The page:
Lucy PearsonPhoto ECB

Lucy Pearson today became only the second woman in the history of women's Test cricket to take an eleven-wicket haul in a match, equalling a record which has stood for 46 years.
Pearson, who took 7-51 in the first innings, and 4-57 in the second, joins the Australian, Betty Wilson, who took eleven wickets in Adelaide in 1957 against England. Pearson was named Player of The Match.

The Ashes remain in Australia following the one Test win for the home side at The Gabba last week, as the closely contested second Test ended in a draw today at The Bankstown Oval, Sydney.

Australia regained the initiative following a strong opening two days from England, with Lisa Sthalaker and Alex Blackwell putting on a fifth wicket world record stand of 136, which was also held by Betty Wilson and V Batty from the 1957 series.

Once Pearson bowled Blackwell, Edwards dismissed Julie Hayes with a direct hit run-out and Claire Taylor caught Fitzpatrick from the bowling of her Yorkshire namesake for 11. Sthalaker finished the innings on 121 not out and Australia declared on 259-7, a lead of 206.

England made the worst possible start to the run chase, losing opener Sarah Collyer for 3 trapped lbw by Emma Twining in the 4th over but Kathryn Leng and Charlotte Edwards began building a platform, reaching their 50 partnership in the 29th over.

England Head Coach, John Harmer, reflected that many positives have come from this tour, not least the return to fluent form of Edwards and Leng's resilience in opening the batting.

Australia struck back either side of tea interval, Leng lbw to centurion Sthalaker for 28 and Thompson trapped the same way by Player of the Series, Cathryn Fitzpatrick for just 4; still 142 runs in arrears.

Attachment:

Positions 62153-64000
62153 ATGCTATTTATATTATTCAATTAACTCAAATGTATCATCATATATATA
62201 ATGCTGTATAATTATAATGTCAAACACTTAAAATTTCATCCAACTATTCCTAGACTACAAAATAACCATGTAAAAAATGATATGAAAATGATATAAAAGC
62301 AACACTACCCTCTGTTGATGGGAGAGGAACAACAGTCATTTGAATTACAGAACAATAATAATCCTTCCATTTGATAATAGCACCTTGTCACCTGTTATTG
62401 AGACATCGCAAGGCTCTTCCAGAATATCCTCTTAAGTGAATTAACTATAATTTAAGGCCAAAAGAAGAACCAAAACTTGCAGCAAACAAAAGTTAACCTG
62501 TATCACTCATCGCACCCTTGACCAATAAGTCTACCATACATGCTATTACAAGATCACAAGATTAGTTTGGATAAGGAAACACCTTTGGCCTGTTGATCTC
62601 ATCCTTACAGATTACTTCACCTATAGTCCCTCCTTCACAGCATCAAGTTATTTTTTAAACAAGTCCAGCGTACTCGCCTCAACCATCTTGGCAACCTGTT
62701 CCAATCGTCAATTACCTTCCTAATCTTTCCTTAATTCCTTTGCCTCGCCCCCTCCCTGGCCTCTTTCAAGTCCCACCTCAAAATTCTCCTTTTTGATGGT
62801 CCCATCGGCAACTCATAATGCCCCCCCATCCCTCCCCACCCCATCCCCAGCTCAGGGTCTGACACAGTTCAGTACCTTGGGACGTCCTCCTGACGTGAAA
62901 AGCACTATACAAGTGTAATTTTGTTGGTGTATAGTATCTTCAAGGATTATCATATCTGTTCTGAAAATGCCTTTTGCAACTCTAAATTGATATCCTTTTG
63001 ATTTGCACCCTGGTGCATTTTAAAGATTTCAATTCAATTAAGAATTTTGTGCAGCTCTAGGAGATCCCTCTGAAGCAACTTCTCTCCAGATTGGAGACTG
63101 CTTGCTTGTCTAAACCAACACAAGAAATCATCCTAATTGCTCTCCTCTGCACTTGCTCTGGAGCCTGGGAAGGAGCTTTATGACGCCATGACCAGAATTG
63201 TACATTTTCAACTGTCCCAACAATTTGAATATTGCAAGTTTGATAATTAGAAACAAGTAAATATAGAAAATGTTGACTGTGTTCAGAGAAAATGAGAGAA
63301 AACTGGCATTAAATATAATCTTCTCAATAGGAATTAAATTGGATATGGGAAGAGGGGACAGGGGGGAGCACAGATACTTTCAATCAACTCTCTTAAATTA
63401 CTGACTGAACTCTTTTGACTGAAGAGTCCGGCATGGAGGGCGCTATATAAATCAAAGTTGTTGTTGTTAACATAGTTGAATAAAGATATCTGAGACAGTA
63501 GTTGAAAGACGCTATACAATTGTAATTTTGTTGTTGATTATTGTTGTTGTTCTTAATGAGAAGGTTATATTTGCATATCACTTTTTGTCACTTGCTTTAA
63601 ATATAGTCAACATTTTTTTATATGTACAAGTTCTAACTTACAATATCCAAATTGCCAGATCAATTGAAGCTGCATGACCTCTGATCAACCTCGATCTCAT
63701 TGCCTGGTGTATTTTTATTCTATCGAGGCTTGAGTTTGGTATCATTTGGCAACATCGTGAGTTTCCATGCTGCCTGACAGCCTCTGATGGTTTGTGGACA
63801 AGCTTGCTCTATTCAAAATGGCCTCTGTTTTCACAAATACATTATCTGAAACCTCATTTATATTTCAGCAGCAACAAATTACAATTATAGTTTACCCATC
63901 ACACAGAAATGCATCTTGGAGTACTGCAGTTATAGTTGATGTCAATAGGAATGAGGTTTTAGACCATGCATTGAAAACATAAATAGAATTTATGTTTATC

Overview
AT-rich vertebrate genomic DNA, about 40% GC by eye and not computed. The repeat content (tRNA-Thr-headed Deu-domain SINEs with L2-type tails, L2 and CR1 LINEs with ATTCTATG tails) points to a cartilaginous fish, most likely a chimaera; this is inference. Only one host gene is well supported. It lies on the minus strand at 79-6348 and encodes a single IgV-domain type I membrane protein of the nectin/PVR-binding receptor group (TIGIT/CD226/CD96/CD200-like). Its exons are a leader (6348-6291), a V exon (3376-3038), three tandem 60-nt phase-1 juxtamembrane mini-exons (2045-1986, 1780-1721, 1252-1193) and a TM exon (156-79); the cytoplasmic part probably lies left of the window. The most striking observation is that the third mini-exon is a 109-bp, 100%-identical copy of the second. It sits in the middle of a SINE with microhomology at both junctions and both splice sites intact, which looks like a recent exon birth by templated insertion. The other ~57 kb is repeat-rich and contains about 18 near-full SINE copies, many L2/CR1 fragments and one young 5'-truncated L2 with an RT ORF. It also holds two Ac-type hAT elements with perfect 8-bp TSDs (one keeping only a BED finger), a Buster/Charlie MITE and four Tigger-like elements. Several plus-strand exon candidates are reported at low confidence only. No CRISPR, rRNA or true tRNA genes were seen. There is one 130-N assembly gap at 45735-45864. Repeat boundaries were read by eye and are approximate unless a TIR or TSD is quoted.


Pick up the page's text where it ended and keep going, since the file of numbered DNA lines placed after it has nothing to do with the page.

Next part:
Whilst Edwards remained at the crease, England always had a chance as the Kent batter hit out with an array of shots, including twenty runs in three overs, driving Twining sweetly through the on-side, sweeping Kris Britt and pulling Hayes in consecutive deliveries.

Edwards was unfortunate to be given lbw to Fitzpatrick with the third ball of her third spell, to a delivery which climbed sharply and struck above the pad.

When Fitzpatrick bowled the seventeen-year-old Lydia Greenway for 0, Claire Taylor, who has found some real constituency in England's middle order, settled nerves again. Taylor frustrated the Australia bowling attack in the last Ashes Series, reaching 137 at Headingley to ensure they batted for a second time, and here she added 21 not out to her 48 not out in the first innings.

England's batting has lost much of the vulnerability which the Australian's exploited eighteen months ago, and despite losing Captain, Clare Connor, for 0, Taylor and Newton ended the match unbeaten, with a deficit of 74 runs and three wickets in hand.

Reflecting on the Series, John Harmer said "we've come a long way together as a team on this tour, and I'm proud of everything the players have achieved. When we arrived in New Zealand for the quadrangular series last month, we were ranked 5th in the world and had already been written off in the Ashes series. Now, we're ranked at 3 in one-day cricket and have competed in every session of the Test matches.

The players are starting to realise they're really not that far away from Australia who are ranked number 1 and we're closing the gap all the time.

We have some genuine match winners in the side in addition to some young talent. We'll look forward to facing South Africa this summer at home".